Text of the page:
Tuesday, April 24, 2012


I was invited to join a friend and his girlfriend to attend a heavy metal show at the Fillmore Monday May 23, 2012 here in Denver.  Opeth was the main attraction this evening, although Mastodon spent an equal time on stage.  I could not resist the opportunity to hear new music.  Biked to the theater, had a quick dinner at Takai's and off we went to the Fillmore, staking out a space 50 feet from the stage off to one side, not wanting to push through the throng of people in front of the stage.

Wikipedia says:

Opeth is a Swedish heavy metal band from Stockholm, formed in 1990. Though the group has been through several personnel changes, singer, guitarist, and songwriter Mikael Åkerfeldt has remained Opeth's driving force throughout the years. Opeth has consistently incorporated progressive, folk, blues, classical and jazz influences into their usually lengthy compositions, as well as noticeable influences from black metal[1] and death metal, most notably in their early works. Many songs include acoustic guitar passages and strong dynamic shifts, as well as both death growls and clean vocals.

Mastodon is an American Sludge Metal band from Atlanta, Georgia, formed in early 2000 and composed of bassist/vocalist Troy Sanders, guitarist/vocalist Brent Hinds, guitarist Bill Kelliher and drummer/vocalist Brann Dailor. Many of their songs feature heavy and unique instrumentation with a mix of clean vocals and harsh screams.

The Fillmore was home to a buffet of metal on Monday night — at its best, a sampling of across-the-board choices and, at the low end, a schizophrenic mess. The veteran band Opeth headlined and, for the better part of its set, didn’t even play metal, per se. Frontman Mikael Åkerfeld and his crew belted out a first-half full of recent numbers, many of which have thick roots in progressive rock. Singing the Nietzschean refrain of “God is dead” from “The Devil’s Orchard” off of the Swedish band’s recent release, “Heritage,” Opeth sounded more Yes than Iron Maiden.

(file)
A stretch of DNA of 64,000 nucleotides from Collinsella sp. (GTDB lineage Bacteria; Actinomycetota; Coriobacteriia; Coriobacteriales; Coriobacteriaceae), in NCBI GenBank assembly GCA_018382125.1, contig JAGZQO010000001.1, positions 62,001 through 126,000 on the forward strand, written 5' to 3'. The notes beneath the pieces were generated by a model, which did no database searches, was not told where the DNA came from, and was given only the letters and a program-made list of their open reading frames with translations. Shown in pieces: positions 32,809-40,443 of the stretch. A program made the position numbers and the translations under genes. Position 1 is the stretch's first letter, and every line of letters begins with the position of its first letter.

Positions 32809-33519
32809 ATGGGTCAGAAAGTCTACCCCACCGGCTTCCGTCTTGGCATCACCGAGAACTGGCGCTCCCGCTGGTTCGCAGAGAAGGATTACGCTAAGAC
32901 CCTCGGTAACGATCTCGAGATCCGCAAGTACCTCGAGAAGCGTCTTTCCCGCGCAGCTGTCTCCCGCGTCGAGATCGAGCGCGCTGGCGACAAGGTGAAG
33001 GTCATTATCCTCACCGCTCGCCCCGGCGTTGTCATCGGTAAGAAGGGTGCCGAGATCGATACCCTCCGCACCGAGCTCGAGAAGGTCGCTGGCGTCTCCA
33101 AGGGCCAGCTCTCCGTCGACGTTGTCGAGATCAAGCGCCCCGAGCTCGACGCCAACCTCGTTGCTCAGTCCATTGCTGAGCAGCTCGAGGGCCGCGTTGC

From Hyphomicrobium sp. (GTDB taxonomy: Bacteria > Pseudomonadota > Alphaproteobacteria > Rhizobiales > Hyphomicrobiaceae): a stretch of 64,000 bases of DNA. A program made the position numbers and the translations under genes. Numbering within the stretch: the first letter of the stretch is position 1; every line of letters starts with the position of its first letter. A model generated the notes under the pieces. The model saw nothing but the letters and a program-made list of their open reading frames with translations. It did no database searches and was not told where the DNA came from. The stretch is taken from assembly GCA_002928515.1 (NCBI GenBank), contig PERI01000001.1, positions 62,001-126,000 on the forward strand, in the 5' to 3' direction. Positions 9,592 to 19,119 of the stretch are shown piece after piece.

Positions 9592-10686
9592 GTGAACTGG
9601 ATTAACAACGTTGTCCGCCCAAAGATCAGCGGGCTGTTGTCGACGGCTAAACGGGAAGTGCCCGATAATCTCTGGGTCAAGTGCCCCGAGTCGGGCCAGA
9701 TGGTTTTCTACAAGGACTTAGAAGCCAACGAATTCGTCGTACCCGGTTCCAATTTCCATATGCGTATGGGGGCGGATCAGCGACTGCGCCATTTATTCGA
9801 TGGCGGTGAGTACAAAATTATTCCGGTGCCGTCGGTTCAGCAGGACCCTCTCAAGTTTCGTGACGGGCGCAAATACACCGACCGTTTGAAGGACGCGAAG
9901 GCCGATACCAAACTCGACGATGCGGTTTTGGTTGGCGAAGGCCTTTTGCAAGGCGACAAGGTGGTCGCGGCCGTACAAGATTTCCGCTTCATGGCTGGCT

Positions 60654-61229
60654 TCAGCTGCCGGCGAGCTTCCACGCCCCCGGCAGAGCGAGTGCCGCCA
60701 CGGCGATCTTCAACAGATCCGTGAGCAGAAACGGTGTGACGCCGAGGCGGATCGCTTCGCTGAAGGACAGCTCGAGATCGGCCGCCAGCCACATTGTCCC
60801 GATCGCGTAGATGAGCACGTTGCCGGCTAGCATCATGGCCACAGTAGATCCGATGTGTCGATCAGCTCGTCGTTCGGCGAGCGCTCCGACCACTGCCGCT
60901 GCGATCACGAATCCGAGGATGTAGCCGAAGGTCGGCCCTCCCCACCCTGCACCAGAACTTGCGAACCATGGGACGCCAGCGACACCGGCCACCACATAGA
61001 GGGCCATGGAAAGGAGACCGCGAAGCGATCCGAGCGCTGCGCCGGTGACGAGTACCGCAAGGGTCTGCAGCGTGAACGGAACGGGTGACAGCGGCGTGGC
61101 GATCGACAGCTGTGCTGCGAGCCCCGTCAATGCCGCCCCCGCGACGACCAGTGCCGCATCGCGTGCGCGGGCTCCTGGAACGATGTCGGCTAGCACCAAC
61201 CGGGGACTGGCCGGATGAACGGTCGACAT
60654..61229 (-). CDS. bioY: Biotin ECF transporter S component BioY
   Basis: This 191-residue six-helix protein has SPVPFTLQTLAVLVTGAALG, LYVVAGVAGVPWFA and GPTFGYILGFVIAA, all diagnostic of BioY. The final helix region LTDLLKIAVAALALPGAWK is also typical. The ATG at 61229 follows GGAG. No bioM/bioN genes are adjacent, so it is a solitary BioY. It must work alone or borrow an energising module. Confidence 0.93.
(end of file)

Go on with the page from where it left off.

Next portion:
Mastodon, by comparison, was heavier than an anvil. The Atlanta group played tunes from its most recent, “The Hunter,” dipping into melodic territory like “Dry Bone Valley” and “Octopus Has No Friends” before breaking out the electric lead single, “Curl of the Burl.” Mastodon’s musical prowess can’t be denied: every member plays lightning fast for most of its set, a veritable hand marathon basked in timed lights. The abrasive Brent Hinds is especially impressive on guitar, if not in his person-to-person relations. Still, Mastodon suffers from a similar dilemma as Opeth, presenting largely corny lyrics. Shouldn’t metal be held to same standard as rock ‘n’ roll? Just because of the bravado and speed behind the tunes, invoking Lucifer does not a great song make.

See pictures (10 of which are included in this blog) and read more here: http://www.heyreverb.com/2012/04/24/mastodon-fillmore-denver-photos-review/

Download Mastodon's show here;

Download Opeth's show here:

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